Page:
Meriam Kharbat
This was an overall ordinary book, except for this:

Elanor was terrified. But the same spirit that had inspired 'I'd do anything to get in the movies', kept her standing there_thought she felt invisible fingers reaching forth to drag her back to Boise. She had been intending to run_ hard and fast. The hard-boiled doorman and the tall stranger had crystallized her feelings that Pat was 'rather simple'...

Doesn't it remind you of some one ?
Fitzgerald apparently wrote these stories when he was low on cash, based in part on Fitzgerald's own experiences as a down-and-out screenwriter. Written for Esquire magazine, the stories lack artistic depth and quality. They are fun short stories, but, as with many of Fitzgerald's short stories they deeply lack the artistic merit found in his novels.
These stories were written for quick cash by Fitzgerald at the very end of his life and suffer a little for having a dashed off feel. Still, the picture of a past his prime and knows it Hollywood screenwriter, although comic, has a lot of poignancy given what we know of Fitzgerald's circumstances at the time.
Jason G
Full of arch humor about old Hollywood. Both tragic and funny and slightly surreal like a lot of good stories about the Industry can be. A great uncle to Tolkin/Altman's The Player. The story "Pat Hobby and Orson Welles" is perfect.
Feb 10, 2013 Melanie rated it 4 of 5 stars
Recommends it for: those wanting a quick and funny read
Hil-ar-i-ous. Pat Hobby is a self-involved jackass who will do anything to get ahead. He steps on toes, steals ideas, and epitomizes chauvinism, but (shockingly to him) every concocted scheme comes back around and bites him in the back. Never one to learn from his mistakes, Mr. Hobby's absurd behavior had me laughing and shaking my head in disbelief throughout the 17 short stories.

Since the stories were written in the late 1930s when Scott Fitzgerald was down on his luck just before he died, the
Jul 23, 2011 Jon added it
These stories are a drastic change of pace from Fitzgerald's usual romanticism and hero worship (which has always bothered me--I mean, what's so admirable about Irving Thalberg, a guy who thought what Marx Bros. movies needed was less comedy and more romantic interludes, and who sabotaged Upton Sinclair's campaign for the California Governorship with faked-up newsreels?) Some of these tales of a washed-up screenwriter (who is not merely a stand-in for Fitzgerald, though Fitzgerald had some exper ...more
Kenton Crowther
These are the tales of the great F.S. Fitzgerald's alter ego, a jaded screenwriter fighting for scraps in Hollywood and swallowing rebuffs and insults daily. Conscious for example that this new movie phenomenon, Orson Welles, has forced Pat Hobby out.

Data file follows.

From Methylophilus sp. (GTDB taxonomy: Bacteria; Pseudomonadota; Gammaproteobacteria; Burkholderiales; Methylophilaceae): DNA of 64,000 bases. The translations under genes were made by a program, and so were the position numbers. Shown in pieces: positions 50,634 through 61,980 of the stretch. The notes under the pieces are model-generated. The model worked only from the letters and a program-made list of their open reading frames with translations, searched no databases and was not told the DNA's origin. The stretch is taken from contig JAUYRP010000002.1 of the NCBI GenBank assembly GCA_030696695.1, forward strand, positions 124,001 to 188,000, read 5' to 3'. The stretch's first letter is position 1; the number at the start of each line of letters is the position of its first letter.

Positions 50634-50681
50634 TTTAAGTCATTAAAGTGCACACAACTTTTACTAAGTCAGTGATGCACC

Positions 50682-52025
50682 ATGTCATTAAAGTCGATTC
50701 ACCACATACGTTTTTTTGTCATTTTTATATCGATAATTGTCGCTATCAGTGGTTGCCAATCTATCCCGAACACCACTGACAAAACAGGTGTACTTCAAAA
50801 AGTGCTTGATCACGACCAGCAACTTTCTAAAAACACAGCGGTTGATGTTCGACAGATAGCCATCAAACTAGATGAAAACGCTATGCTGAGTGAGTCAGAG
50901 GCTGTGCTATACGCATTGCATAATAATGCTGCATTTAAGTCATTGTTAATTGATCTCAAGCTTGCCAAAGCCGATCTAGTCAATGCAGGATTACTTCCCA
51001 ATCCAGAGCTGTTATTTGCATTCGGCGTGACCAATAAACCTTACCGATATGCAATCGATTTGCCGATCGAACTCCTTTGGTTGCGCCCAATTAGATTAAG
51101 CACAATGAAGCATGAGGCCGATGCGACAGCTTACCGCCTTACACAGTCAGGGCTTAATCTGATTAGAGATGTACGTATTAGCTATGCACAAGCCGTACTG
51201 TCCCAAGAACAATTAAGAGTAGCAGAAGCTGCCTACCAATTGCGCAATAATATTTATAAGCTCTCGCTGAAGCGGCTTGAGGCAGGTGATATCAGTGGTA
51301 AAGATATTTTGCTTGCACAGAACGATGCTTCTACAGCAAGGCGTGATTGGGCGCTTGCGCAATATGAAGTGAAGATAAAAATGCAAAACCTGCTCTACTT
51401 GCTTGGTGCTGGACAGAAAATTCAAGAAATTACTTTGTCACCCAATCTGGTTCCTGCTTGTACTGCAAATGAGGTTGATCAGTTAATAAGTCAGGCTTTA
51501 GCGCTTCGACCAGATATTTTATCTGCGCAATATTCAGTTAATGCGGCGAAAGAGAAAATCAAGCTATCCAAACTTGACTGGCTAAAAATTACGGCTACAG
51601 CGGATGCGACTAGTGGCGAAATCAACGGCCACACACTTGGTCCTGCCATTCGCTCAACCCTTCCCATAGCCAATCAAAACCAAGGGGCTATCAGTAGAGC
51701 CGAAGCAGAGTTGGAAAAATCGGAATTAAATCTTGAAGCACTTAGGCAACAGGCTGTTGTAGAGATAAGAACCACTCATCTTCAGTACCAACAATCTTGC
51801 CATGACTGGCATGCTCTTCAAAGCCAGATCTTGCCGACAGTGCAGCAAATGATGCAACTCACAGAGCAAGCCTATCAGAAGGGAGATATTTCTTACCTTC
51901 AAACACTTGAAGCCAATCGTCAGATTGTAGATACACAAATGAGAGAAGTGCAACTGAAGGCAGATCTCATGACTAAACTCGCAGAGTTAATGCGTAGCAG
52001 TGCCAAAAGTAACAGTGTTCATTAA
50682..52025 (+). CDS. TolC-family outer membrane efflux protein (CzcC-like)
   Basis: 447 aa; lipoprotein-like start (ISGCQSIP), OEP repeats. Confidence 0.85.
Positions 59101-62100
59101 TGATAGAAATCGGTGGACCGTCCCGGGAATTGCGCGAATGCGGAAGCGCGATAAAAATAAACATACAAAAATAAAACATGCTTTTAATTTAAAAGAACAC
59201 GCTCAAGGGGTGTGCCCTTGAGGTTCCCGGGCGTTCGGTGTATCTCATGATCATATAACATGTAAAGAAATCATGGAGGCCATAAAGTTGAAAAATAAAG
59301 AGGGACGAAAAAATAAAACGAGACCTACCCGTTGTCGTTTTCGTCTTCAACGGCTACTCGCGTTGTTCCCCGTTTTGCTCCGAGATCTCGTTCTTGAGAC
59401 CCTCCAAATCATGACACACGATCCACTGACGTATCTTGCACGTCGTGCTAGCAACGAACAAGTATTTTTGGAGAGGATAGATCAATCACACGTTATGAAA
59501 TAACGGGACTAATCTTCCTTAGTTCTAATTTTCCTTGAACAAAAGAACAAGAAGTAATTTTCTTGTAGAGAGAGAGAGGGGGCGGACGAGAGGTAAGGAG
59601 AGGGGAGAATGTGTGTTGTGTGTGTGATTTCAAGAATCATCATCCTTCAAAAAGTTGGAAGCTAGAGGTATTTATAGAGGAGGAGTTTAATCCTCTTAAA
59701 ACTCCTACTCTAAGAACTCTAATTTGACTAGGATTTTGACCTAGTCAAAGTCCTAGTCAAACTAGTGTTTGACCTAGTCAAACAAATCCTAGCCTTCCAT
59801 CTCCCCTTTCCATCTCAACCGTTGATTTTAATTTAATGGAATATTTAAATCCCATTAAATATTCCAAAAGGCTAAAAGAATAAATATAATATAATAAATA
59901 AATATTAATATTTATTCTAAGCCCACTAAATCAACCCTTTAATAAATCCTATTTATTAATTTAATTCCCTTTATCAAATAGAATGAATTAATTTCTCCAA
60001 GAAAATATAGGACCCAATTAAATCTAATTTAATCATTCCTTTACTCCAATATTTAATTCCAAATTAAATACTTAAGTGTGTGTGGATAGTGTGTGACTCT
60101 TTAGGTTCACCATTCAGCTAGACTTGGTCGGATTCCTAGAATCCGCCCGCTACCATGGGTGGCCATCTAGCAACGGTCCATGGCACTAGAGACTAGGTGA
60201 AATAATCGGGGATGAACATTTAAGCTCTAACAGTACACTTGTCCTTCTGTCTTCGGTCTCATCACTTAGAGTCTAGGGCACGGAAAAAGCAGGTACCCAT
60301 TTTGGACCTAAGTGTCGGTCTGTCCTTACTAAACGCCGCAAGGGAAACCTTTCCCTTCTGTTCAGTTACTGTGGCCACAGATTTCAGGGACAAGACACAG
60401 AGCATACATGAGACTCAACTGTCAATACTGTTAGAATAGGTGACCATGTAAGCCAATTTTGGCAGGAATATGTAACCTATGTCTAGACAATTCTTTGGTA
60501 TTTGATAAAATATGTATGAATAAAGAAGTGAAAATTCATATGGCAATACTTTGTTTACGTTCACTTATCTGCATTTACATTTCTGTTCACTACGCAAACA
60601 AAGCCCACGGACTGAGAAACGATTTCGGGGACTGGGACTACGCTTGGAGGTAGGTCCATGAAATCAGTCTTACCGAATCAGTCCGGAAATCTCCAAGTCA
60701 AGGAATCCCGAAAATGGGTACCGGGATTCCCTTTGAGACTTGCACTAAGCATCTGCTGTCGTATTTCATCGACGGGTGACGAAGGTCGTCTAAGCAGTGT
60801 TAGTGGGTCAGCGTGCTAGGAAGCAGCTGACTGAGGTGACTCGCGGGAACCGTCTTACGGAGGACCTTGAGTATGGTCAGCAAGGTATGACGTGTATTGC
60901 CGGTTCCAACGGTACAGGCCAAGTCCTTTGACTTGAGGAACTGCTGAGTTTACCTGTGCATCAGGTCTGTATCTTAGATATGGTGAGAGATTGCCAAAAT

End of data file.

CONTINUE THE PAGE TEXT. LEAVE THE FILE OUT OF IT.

I read once that Fitzgerald couldn't spell or punctuate. Well, OK, in that case these stories are absolutely billiantly written, and well tidied by his editor (Max Perkins, I hear). By well-written I don't mean that he swings the adjectives around.
Nikki Lengkeek
I really enjoyed the Pat Hobby Stories. In the format of the book which is what I have read, they were at times a bit formulaic. they were however written as a serial for Esquire magazine so I don't mind this so much. Fitzgerald's insights into Hollywood I think still remain quite true. At times the self-satire is very close to the bone and the stories make an excellent source for those interested in writer's views about writing. In one story, "they don't want authors, only writers like me". He ...more
Jade McDonough
I could use one word to write this review: Ugh.
But I won't be lazy and I'll elaborate on that.

First and foremost, if you're going to make a character completely unlikable, at least make him entertaining. Pat Hobby is neither likable or entertaining. In the slightest. If you read other reviews, this is a brilliant "satire" of Hollywood. Really it's a series of stories churned out by an alcoholic looking for enough money to buy his next bottle. Which, not so ironically or cleverly, is pretty much
Josh Ades
Rarely has a prologue had such an impact on a collection of stories. Echoing throughout my entire reading session like a baby on an international flight, the prologue saves The Pat Hobby Stories from merely being amusing. The most interesting aspect of the collection is to consider the order of publication of each story, how stories effected and changed each other, and how Fitzgerald inserts himself into Pat Hobby (or not?). I always enjoy reading about movie studios back when talent was paid to ...more
For the purposes of treating the work objectively, it is important to divorce the author from his subject. Pat Hobby is NOT Scott Fitzgerald any more than Amory Blaine or Nick Carraway. Once you leap over that fence though, you can be treated to a set of stories that is more coherent than any other bound collection of his, and forms a better (if less philosophical) product than The Last Tycoon. We have that novel in fragments, whereas the Pat Hobby Stories are the last examples of "polished" pro ...more